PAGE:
Franklin D. Roosevelt tells the story of the president who lifted the United States from depression to global leadership
When Roosevelt was first elected president in 1933, America was in the throes of the Great Depression—the worst economic crisis in U.S. history—and the world was experiencing a menacing rise in Nazism and other dangerous extremists. Throughout his four presidential terms, Roosevelt was a steady and inspiring leader. He implemented progressive social reform through his New Deal agenda and helped lift America from economic crisis. He guided America to victory in World War II.
Born into wealth and privilege, Roosevelt entered politics at a young age. His career and world views were shaped by his marriage to Eleanor Roosevelt and his long struggle with polio.
Franklin Delano Roosevelt, our thirty-second president, forever left his mark on our nation and the world. By the time of his death, America had grown to a global economic and military superpower. His New Deal legislation changed the relationship of American citizens to their government. His policies came close to fully realizing Alexander Hamilton’s vision of a government that touches and improves the lives of all citizens.
The book includes selections from Roosevelt’s writings, endnotes, a bibliography, and an index.
256 pages 978-1-4197-3402-1 Ages 9-12
Keywords: biography, president, politics, American history, narrative non-fiction, 9 year old, 10 year old, 11 year old, 12 year old
“But believe it or not, you won’t find it so hot
If you ain’t got the do re mi”
-- Woody Guthrie (1937)
“Donald Trump is the un-Roosevelt. FDR was a patrician who betrayed his class. Trump is a parvenu who enables that class. FDR sought to unite the nation on behalf of a noble cause. Trump seeks to divide it for his own self-interest. Roosevelt embraced the Four Freedoms: of speech and worship, and from want and fear. Trump abuses them, demonizing his critics as treasonous, denigrating Muslims as terrorists and Democratic Jews as disloyal, enriching the wealthy at the expense of working Americans and sowing fear and discord to maintain his hold on power.”
-- from “If FDR Built It, Donald Trump Wants to Destroy It” by Jack Schwartz (9/3/19)
In the Roaring Twenties, when the Republicans were in charge, the rich were getting richer.
“Not everyone prospered, however. Beneath the glittering surface there were rumblings of discontent. Because factory and business owners had complete freedom in how they ran their factories, wages remained low even as businesses grew more profitable. As a result, the gap between laborers and business executives widened as millions of laborers worked long days for poverty-level wages while the business tycoons grew wealthier.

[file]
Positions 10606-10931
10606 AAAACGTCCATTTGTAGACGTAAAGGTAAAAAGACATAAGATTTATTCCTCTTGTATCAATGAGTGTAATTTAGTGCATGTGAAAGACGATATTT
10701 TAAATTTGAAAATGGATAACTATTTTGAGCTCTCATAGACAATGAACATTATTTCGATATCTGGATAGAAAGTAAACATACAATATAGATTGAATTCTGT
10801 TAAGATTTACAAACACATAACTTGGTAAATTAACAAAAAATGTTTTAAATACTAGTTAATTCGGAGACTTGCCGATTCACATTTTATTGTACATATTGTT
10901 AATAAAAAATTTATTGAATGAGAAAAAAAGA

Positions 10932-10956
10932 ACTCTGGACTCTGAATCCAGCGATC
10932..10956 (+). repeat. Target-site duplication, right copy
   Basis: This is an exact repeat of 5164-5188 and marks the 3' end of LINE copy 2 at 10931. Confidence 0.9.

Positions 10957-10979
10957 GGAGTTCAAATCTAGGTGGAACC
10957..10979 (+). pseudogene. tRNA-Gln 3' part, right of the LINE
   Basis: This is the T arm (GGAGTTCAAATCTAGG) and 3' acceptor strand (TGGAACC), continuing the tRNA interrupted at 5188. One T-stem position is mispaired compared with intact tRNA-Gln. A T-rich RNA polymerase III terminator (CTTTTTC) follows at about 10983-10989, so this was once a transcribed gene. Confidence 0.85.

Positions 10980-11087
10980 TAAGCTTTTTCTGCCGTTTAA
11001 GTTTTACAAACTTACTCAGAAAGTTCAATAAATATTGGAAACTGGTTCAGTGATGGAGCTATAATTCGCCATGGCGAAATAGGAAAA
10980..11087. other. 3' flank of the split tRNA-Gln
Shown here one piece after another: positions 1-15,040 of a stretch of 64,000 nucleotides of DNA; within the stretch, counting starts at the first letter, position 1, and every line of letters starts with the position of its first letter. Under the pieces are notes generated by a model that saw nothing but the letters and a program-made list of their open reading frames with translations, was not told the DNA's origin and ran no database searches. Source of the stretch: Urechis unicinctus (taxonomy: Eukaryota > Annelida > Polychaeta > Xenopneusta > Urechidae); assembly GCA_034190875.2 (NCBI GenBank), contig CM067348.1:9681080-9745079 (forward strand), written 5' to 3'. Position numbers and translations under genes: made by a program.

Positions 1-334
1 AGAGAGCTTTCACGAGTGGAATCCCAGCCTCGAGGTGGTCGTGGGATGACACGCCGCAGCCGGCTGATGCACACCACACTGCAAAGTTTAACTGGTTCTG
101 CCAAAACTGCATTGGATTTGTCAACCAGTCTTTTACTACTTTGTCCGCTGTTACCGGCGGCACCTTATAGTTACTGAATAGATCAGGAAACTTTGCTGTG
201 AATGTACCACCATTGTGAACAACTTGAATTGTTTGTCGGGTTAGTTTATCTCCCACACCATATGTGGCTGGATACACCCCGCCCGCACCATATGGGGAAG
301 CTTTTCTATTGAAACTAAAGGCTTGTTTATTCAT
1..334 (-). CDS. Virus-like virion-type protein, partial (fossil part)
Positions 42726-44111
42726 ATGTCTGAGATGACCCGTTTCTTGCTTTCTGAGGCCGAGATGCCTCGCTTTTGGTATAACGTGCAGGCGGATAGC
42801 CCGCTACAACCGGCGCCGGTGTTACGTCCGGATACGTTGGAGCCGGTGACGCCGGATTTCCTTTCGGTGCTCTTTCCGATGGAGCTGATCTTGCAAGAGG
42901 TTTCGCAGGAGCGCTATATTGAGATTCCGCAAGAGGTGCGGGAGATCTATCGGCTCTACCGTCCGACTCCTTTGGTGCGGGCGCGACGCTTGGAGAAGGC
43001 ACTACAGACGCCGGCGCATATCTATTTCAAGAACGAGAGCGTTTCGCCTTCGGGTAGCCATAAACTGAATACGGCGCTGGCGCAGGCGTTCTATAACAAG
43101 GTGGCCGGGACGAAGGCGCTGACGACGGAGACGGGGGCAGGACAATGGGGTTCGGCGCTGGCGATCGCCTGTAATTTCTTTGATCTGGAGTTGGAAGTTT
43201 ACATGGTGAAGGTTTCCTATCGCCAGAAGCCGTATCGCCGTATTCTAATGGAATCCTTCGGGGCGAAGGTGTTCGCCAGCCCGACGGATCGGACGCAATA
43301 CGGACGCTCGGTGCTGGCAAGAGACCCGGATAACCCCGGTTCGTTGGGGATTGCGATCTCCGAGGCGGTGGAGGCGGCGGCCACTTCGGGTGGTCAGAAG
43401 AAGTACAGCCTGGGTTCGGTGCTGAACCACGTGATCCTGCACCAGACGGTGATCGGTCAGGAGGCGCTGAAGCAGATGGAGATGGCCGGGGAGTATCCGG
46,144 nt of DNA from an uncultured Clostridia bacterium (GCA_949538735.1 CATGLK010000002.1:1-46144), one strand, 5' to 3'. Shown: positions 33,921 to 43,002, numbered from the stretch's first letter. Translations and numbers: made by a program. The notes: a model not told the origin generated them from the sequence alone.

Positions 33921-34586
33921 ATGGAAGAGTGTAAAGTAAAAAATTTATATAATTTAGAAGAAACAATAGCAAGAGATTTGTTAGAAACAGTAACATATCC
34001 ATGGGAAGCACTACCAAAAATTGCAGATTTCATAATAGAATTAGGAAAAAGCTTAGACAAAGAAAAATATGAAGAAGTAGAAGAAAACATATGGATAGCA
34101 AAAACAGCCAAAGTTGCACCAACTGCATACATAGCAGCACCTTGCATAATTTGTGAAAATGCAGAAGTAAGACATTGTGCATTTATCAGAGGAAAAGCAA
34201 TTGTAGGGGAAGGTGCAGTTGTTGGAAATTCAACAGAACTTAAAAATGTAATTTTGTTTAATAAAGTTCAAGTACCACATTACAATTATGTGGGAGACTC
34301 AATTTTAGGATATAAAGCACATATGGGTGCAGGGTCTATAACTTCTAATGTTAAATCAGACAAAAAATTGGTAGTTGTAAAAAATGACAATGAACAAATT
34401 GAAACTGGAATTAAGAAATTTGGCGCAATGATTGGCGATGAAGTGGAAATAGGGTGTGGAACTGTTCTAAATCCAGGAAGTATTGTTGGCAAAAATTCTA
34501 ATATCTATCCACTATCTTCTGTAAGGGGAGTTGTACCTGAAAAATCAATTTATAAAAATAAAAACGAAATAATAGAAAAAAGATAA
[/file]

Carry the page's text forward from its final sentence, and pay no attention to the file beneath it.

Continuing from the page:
Only the very rich--about 5 percent of the population--could afford to send their children to college. In fact, money was just about all a person needed to gain admission to the nation’s best universities, which created a cycle: Because only the wealthy could afford college, only the wealthy were qualified for high-level jobs. Laborers working ten or twelve hours each day to feed their families had no choice but to put their own children to work as soon as they were old enough, thus setting them up for a lifetime of low-skill and low-wage labor. Immigrants were discriminated against and thus had more difficulty lifting themselves from poverty. Blacks, segregated with fewer opportunities than whites, had it hardest of all.”
Such was the economic landscape of the U.S. in the 1920s, before the Great Crash and the election of Franklin Delano Roosevelt. Leading America out of the Great Depression, Roosevelt wove the social safety net that changed life for the majority of Americans.
In her captivating portrayal of FDR, author Teri Kanefield presents one of American history’s greatest presidents, the man who saved capitalism from its own worst excesses, improved the lives of millions of Americans, and saw America through most of World War II. The author has quite a knack for engaging the reader. She tells story after memorable story, bringing the long-dead president to life. For example, it’s moving to learn how a young FDR developed the ability to “hide his thoughts, feelings and motive behind a bland face” out of fear of disturbing his father, who was in poor health after a heart attack. It’s fascinating to read about Roosevelt’s domineering mother Sara and the slacker reputation Franklin developed in his youth.
So what transformed that privileged slacker into the great man he became? What was FDR’s secret weapon? The author devotes a fair share of the book to the amazing Eleanor Roosevelt, FDR’s conscience and brain trust. He would not have been the same great leader without her.
Not that he always heeded her advice. Regarding one of FDR’s worst decisions as President, Eleanor strongly opposed the interning of thousands of Japanese and Japanese Americans living on the West Coast. In this instance, FDR deferred to the War Department. Unfortunately, the War Department’s decision was built on a foundation of rumors, racism, and greed.
There are few presidents in American history whose legacies are so notable and appreciated generations later. Franklin D. Roosevelt’s successes, including the establishment of a minimum wage, Social Security, and the GI Bill, set him apart. He’s well worth learning about, and this biography is an excellent starting point.
Recommended by: Richie Partington, MLIS, California USA
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